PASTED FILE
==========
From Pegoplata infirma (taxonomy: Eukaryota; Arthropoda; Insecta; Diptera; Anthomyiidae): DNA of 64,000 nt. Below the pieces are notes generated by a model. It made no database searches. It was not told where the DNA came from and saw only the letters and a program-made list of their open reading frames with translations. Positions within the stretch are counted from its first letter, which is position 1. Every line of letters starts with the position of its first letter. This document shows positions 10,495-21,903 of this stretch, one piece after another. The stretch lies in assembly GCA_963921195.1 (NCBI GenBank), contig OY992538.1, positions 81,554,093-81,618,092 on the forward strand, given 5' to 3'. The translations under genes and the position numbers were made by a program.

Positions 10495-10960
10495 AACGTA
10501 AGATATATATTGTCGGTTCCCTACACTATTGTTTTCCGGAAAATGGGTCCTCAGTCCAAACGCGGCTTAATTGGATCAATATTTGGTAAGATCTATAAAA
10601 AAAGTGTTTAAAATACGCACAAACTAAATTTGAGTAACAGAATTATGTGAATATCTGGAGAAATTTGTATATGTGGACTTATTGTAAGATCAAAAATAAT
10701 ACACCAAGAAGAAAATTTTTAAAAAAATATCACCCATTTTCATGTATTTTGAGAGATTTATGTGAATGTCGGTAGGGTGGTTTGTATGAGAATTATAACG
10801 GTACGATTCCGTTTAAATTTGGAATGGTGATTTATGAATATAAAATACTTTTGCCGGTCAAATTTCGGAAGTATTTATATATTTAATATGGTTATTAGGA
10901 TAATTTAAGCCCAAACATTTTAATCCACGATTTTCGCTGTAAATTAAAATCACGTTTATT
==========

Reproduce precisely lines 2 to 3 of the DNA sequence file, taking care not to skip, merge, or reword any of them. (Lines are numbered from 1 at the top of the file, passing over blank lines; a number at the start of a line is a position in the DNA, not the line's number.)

Positions 10495-10960
10495 AACGTA